Notwithstanding that given stretched capacity and increasingly limited equipment capability, the UK requires to get its act together, begin to fill dangerous capability gaps and what most suspect is, a shortage of munitions – all of which require immediate action by Her Majesty’s Government and translate to a required increase in defence spending, suffice to say that the past four weeks have been notable for a number of positive MOD announcements in respect of capability.
In addition, confirmation from BAE Systems that the first in-build Type 26 Frigate, HMS Glasgow had departed from its Govan shipyard in Scotland on a barge that would subsequently move the ship to a deep-water location on the River Clyde in order that the ship could be floated off the by then submerged barge marked an important milestone in this fascinating build programme. HMS Glasgow has now moved to the BAE Systems Scotstoun shipyard facility where it will be fitted out ahead of a long period of testing before being finally commissioned into Royal Navy service in 2028.
HMS Glasgow is the first of three currently in-build ‘City Class’ Type 26 vessels under construction in BAE Systems Scotland shipyards and the separate announcement last month that the MOD had awarded the company a £4.2bn contract to build the next five Type 26 ‘Global Combat Ships’ was yet another excellent piece of news.
But it wasn’t just in the maritime arena that defence companies such as BAE Systems and its Team Tempest industrial partners – Rolls-Royce, Leonardo and MBDA – also have cause to celebrate with the confirmation last week that Japan is to formally join the UK and Italy in developing the UK led sixth-generation fighter aircraft development programme and which since the joint development programme was launched in 2018, been known as the FCAS (Future Combat Air System) development or, in respect of the industrial partnership, ‘Team Tempest’.
Japan’s decision to formally join the FCAS programme and which I suspect will morph into the Global Combat Air Programme as a programme is hugely important as it marks the development programme as now being a truly international one. Important too is that this single event marks the largest and probably most important defence collaboration partnership between Japan and a European partner nation. Confirmation of Japan joining the Anglo/Italian partnership will also mean that Japan’s F-X future combat air programme will now morph with that of the FCAS/Team Tempest development and on which a fantastic array of innovative technical development work done by the industrial partners and the RAF Rapid Capabilities Office has achieved some spectacular results.
While many knew that an announcement confirming that Japan intended to join the UK and Italy in the Global Combat Air Programme was probably imminent, when it came it was universally and rightly applauded. The Japan decision may in part be seen as an important ‘seal’ on this hugely important next generation military fighter aircraft development programme. Japan’s joining may well entice other nations to join and without doubt, it completes a circle that was probably crucial to the future success of the programme internationally and it opens the door to a range of additional technology opportunities.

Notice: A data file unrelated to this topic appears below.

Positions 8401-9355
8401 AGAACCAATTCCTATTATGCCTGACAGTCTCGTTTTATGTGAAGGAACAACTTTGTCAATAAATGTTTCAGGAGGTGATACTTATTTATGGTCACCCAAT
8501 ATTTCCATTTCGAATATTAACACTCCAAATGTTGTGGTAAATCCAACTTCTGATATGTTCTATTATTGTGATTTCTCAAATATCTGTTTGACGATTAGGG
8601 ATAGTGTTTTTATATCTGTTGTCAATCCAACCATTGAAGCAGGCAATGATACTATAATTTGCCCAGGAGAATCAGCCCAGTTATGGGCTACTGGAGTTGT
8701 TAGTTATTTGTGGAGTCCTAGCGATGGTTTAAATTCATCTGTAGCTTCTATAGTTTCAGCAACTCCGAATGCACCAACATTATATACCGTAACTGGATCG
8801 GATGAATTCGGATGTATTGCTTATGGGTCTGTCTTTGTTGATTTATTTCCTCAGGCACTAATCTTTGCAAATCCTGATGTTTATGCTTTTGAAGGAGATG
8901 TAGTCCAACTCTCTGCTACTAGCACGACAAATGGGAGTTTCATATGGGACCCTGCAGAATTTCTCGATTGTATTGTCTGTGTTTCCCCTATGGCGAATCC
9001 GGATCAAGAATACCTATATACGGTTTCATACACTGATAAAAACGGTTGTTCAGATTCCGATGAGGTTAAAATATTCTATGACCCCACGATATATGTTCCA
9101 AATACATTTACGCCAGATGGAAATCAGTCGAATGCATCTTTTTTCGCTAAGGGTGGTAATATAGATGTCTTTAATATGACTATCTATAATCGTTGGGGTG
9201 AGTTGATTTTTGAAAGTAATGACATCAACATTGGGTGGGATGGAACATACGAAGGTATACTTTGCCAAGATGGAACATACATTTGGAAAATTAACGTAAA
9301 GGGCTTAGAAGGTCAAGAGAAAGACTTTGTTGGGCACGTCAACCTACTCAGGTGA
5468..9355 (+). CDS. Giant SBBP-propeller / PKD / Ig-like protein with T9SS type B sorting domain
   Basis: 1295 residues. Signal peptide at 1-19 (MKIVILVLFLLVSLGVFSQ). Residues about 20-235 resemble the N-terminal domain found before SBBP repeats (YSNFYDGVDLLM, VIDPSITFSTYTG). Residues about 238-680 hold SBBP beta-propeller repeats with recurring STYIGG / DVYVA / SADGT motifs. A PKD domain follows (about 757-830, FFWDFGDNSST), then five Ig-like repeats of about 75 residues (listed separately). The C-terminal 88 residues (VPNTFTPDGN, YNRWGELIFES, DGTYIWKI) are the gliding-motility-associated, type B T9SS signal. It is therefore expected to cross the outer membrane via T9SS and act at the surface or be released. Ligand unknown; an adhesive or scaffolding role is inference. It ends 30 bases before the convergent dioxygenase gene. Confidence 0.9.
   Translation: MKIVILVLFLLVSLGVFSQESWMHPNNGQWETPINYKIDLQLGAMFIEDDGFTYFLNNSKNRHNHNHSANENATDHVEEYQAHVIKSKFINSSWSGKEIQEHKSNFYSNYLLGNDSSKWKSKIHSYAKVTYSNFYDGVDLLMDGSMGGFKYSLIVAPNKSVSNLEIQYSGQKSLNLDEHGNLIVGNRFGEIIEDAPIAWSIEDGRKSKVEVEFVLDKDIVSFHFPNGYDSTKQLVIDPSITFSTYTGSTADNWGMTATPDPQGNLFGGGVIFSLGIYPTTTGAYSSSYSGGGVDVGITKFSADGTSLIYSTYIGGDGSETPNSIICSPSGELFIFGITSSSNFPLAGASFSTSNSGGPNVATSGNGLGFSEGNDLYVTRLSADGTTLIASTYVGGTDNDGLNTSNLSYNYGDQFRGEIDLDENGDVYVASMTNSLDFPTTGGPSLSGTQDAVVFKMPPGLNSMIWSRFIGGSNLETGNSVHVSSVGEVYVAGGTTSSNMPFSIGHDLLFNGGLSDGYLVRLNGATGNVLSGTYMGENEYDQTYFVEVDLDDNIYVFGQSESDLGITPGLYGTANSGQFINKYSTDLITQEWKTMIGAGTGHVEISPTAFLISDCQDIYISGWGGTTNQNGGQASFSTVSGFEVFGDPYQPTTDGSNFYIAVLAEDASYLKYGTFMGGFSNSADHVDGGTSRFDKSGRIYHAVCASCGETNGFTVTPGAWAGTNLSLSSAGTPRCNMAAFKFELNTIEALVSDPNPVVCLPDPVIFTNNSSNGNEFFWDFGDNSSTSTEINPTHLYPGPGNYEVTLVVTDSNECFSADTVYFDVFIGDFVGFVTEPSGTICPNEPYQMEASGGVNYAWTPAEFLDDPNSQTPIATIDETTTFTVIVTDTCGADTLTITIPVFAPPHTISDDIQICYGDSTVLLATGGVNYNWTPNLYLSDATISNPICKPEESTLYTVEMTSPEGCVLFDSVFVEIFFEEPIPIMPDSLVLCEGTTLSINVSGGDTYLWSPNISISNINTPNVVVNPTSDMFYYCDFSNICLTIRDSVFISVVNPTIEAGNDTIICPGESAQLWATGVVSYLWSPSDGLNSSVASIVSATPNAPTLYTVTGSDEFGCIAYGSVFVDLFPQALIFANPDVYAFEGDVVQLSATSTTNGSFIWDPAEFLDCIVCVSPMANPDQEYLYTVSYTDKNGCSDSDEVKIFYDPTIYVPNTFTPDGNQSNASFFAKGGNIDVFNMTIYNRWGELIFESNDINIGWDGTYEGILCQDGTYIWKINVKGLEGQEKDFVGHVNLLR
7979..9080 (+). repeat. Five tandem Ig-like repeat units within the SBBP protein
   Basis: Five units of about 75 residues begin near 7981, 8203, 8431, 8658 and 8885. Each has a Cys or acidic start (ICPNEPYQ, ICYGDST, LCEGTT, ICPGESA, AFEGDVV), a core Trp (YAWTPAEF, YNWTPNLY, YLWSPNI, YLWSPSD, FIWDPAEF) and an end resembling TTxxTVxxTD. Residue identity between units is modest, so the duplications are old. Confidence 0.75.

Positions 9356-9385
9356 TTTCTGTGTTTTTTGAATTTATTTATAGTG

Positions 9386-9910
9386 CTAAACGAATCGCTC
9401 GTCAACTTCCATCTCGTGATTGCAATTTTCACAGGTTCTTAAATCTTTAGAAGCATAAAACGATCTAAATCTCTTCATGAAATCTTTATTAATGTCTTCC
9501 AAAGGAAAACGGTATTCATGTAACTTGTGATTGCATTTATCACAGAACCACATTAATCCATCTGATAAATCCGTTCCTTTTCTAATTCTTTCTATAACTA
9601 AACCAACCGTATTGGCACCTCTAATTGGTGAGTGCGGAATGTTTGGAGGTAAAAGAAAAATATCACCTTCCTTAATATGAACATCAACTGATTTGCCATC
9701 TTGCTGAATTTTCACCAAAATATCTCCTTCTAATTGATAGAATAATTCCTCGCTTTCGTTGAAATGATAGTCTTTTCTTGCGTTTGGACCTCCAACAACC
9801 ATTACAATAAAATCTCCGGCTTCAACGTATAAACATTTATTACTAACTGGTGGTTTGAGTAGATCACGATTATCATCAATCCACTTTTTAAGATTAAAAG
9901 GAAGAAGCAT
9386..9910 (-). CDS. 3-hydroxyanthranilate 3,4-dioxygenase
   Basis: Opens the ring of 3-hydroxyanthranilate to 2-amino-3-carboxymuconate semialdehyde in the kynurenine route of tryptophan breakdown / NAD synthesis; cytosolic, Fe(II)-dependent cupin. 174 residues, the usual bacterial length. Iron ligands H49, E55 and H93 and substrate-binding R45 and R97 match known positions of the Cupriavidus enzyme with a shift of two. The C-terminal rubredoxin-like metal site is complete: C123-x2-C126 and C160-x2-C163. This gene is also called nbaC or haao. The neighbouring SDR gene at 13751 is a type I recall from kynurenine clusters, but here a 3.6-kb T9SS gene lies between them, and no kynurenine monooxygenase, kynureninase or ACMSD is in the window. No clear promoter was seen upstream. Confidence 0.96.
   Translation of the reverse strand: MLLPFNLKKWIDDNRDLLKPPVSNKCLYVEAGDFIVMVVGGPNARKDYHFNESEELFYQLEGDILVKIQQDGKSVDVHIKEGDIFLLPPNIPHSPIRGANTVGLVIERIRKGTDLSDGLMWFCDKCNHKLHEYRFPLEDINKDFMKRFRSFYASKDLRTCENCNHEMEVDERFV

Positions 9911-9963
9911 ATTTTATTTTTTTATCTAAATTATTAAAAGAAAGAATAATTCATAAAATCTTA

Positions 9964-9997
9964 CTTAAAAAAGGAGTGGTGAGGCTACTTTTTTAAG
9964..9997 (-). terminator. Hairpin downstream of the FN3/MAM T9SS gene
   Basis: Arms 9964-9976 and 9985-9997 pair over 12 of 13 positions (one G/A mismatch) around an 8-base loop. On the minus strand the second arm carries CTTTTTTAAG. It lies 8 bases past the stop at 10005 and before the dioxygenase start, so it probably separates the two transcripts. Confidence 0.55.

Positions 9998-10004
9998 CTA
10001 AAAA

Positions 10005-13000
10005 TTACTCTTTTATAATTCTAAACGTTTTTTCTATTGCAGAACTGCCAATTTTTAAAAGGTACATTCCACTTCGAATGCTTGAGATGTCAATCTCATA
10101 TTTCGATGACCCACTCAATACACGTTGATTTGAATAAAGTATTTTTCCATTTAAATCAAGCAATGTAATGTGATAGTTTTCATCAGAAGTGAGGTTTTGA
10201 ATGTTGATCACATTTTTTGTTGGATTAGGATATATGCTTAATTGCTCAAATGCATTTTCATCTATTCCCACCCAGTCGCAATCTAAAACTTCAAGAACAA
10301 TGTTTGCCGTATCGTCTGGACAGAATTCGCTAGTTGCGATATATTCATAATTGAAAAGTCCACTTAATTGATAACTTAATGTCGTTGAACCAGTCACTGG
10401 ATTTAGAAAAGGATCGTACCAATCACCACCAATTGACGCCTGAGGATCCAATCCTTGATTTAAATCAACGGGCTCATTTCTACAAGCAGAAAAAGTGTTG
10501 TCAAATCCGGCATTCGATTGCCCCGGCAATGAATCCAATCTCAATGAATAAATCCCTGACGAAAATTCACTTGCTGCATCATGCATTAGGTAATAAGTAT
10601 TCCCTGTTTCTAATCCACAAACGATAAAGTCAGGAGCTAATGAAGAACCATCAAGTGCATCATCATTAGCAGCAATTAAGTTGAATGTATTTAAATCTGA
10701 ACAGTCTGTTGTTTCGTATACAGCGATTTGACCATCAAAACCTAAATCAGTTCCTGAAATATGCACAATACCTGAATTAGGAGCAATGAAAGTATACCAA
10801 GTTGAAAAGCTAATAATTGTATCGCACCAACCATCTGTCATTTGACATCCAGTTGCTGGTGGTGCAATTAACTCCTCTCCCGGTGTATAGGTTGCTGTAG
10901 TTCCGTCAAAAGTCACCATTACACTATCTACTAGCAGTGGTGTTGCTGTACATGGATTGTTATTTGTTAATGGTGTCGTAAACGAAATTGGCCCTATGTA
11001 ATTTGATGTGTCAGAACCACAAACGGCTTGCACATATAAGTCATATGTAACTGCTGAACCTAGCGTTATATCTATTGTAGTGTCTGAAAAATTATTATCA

Accompanying the announcement of japan joining the programme and on a visit to RAF Coningsby, UK Prime Minister Rishi Sunak said:
“The security of the United Kingdom, both today and for future generations, will always be of paramount importance to this Government. That’s why we need to stay at the cutting-edge of advancements in defence technology – outpacing and out-manoeuvring those who seek to do us harm. The international partnership we have announced today with Italy and Japan aims to do just that, underlining that the security of the Euro-Atlantic and Indo-Pacific regions are indivisible. The next-generation of combat aircraft we design will protect us and our allies around the world by harnessing the strength of our world-beating defence industry – creating jobs while saving lives.”
Charles Woodburn, Chief Executive BAE Systems, said:
“The launch of the Global Combat Air Programme firmly positions the UK, alongside Japan and Italy, as leaders in the design, development and production of next generation combat air capability. With our UK industry partners, we look forward to strengthening our ties with Japanese and Italian industries as we work together to deliver this programme of huge importance to our global defence and security. The agreement with Japan and Italy is fundamental to meeting the goals set out in the UK Combat Air Strategy and is set to create and sustain thousands of high value jobs and benefit hundreds of companies across the UK, contributing to long-term economic prosperity and safeguarding sovereign combat air capability for generations to come.”
Mark Hamilton, Managing Director Electronics UK, Leonardo, said:
“The emergence of a single international programme, backed by three Governments, represents a major point of maturity for our shared combat air vision and a strong vote of confidence in the readiness of industry to deliver the programme. At Leonardo, we are privileged to be a core part of this endeavour. The future aircraft’s integrated sensing, non-kinetic effects and integrated communications (ISANKE & ICS) will be at the heart of the system’s capability, ensuring that our Armed Forces can effectively respond to the threats of the future. We look forward to working with our International colleagues to deliver this critical capability.”